I began in radio
shortly after college, doing weekends for WIBI in
Carlinville, IL (New Life Media Network). It was an hour and a half
commute each way from my home in St. Louis and I’m not sure my check
covered the driving expense, but I loved it. That was back when we
put nickels on tone arms if the needle got stuck on a record…
After becoming full-time production director with WIBI, I moved to
Peoria to serve as station manager for 91.5 WCIC, also with New Life
Media. Over the years I’ve spent mic time doing evenings,
afternoons, and mornings—and now focus almost exclusively on
management. I also oversee engineering administration for the
stations and translators in our group.
How has WCIC evolved
over the last few years?
We’ve always been
committed to community service. But we’ve been gripped by the
research trends over the last few years showing that the guy on the
street has a growing unfavorable perception of Christians. He sees a
disconnect between our words and our actions. To help counter this,
we’re allocating more promotional capacity than ever to mobilize
volunteers for community service projects. We want to give that guy
on the street reason to do a double-take and reconsider his negative
stereotype. Whether recruiting volunteers to help with back to
school registration, or helping to winterize homes in
under-resourced neighborhoods, we’re looking for innovative ways to
use our megaphone to encourage tangible expressions of the love of
Jesus in our community.
2. Has WCIC
made any changes due to economic situation, been affected in any
November we began to see a trend of more donors than usual
contacting us to disengage with their support because of financial
difficulty. In fund-raisers since then, we’ve done our best to
communicate sensitivity for those experiencing hardship and to
appeal to others who can make up the difference. We’re shaking our
heads in amazement. We just had a fund-raiser last week where
listeners stepped it up and met the goal a day early. We’re now on a
pace to exceed budget for 2009.
3. What do
you think are the main characteristics of a Christian radio GM?
The managers I
respect the most have genuine concern for the people on their teams
and offer a clear sense of where the ship needs to be steered.
4. What ways
or methods do you think work best to keep your staff motivated?
functioning teams are self-motivated. I believe this happens
naturally where there’s a culture of respect, deep buy-in for
vision, and when team members feel their roles fit their gifts and
passions. Rewards have their place, but author David Bernstein’s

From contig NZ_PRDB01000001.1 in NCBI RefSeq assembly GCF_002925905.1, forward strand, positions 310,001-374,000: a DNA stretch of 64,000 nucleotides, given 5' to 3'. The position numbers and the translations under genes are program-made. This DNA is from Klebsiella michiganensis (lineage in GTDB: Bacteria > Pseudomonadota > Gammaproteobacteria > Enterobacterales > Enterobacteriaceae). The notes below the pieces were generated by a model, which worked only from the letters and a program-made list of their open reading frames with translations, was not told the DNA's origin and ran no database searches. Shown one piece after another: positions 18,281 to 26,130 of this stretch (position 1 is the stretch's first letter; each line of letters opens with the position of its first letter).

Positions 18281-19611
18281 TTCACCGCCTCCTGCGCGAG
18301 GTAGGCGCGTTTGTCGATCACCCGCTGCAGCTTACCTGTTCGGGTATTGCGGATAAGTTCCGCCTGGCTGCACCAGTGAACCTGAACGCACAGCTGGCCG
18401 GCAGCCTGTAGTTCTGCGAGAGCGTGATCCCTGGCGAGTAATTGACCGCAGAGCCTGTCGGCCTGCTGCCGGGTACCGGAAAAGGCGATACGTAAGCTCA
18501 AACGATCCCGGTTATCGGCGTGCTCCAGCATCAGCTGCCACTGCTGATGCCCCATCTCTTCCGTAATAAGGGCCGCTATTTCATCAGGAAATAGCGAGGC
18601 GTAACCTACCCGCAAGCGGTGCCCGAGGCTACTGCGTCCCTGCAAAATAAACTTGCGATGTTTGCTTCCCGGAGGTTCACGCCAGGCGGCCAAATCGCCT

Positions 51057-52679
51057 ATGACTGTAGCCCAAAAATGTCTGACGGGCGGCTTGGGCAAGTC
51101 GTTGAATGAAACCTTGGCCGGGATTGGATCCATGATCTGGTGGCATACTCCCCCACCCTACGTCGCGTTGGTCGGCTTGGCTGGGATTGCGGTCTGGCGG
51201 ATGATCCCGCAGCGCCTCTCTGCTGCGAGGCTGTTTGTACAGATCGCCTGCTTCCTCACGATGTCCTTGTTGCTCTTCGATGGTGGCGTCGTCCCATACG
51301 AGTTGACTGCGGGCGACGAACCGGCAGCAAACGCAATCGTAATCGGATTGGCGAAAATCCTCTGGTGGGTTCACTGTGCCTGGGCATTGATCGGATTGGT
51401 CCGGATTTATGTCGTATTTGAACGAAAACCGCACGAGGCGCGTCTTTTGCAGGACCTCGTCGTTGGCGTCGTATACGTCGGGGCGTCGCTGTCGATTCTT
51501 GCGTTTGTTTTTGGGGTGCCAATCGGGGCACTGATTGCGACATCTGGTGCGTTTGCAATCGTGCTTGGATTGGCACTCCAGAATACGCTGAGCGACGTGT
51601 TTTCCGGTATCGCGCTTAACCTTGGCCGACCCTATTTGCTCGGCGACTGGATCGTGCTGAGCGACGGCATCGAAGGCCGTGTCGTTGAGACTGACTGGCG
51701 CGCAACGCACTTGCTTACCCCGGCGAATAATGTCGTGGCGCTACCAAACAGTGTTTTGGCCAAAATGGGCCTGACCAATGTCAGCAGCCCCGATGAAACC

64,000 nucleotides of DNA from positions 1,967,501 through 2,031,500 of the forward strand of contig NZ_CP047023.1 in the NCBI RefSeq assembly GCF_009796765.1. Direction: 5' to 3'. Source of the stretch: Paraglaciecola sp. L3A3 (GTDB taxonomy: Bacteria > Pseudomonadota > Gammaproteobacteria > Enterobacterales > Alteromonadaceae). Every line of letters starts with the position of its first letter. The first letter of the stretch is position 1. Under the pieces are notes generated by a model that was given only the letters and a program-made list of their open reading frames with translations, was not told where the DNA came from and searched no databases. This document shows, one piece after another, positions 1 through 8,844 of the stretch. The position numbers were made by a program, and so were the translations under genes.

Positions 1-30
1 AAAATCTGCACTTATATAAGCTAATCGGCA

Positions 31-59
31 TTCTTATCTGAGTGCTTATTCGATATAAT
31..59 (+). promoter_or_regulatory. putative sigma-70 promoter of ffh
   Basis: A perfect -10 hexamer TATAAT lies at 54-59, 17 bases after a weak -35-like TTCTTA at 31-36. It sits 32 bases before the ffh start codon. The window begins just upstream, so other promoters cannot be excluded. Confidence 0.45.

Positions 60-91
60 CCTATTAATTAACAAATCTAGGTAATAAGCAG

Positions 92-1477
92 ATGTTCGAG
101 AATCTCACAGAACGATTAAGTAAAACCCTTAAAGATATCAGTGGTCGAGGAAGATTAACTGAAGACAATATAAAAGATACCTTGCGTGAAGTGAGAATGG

observation about social entrepreneurship resonates in our
non-profit, ministry-driven environment: “If you are phenomenally
successful you don’t get rich—you change the world.” Hearing how the
station had a role in helping to change the world for an individual…
5. What kind
of promotions work best for Christian radio?
Promotions that are
designed specifically to either build cume, extend time spent
listening, or deepen the brand.
6. How do you
think Christian Record labels can better serve Christian radio?
Labels have done a
terrific job working with radio for many years. Our biggest
challenge will be to continue collaborating as allies as the plate
tectonics shift even more for radio and for records. Independent
artists no longer have to have labels to create with excellence.
Radio is competing with Internet for media share. As the pie slices
get smaller, I hope the established radio and recording communities
can work together to come up with creative, win/win ideas for new
7. In your
opinion what are the biggest obstacles facing Christian radio today?
I think our biggest
technical/strategic challenge is to figure out what our
organizations need to do in order to ride the new media wave instead
of getting wiped out by it. Our biggest challenge related to mission
is to present a winsome, authentic picture of what it means to
follow Christ in an increasingly skeptical world.
8. What do
you believe is the primary role of the Christian radio air
I like to hear air
talent having fun and connecting with listeners on lots of different
levels. Sometimes we need to talk about an embarrassing moment and
just laugh at ourselves. It takes “everydayness” to build the
relationship with listeners. But our over-arching goal is to model
what it means to follow Christ and let a living faith spill onto the
mic. We want His truth and His love to be embedded in the stories
and conversations that naturally flow from our lives.
9. What (if
any) Christian radio stations do you consider as innovators today?
KTIS is doing a
terrific job on-line with the “Prayer Works” emphasis and
through volunteer engagement efforts with their auxiliary website:
WPOZ in Orlando is consistently recognized for their programming
excellence, but I look to them for leadership when it comes to
engineering excellence as well. I was thrilled when their chief,
Randy Woods was recognized by Radio Ink in April as one of
the 30 most admired broadcast engineers in America.
10. Where do
you see Christian radio in 5 years?
It will be less
about radio and more about our cause.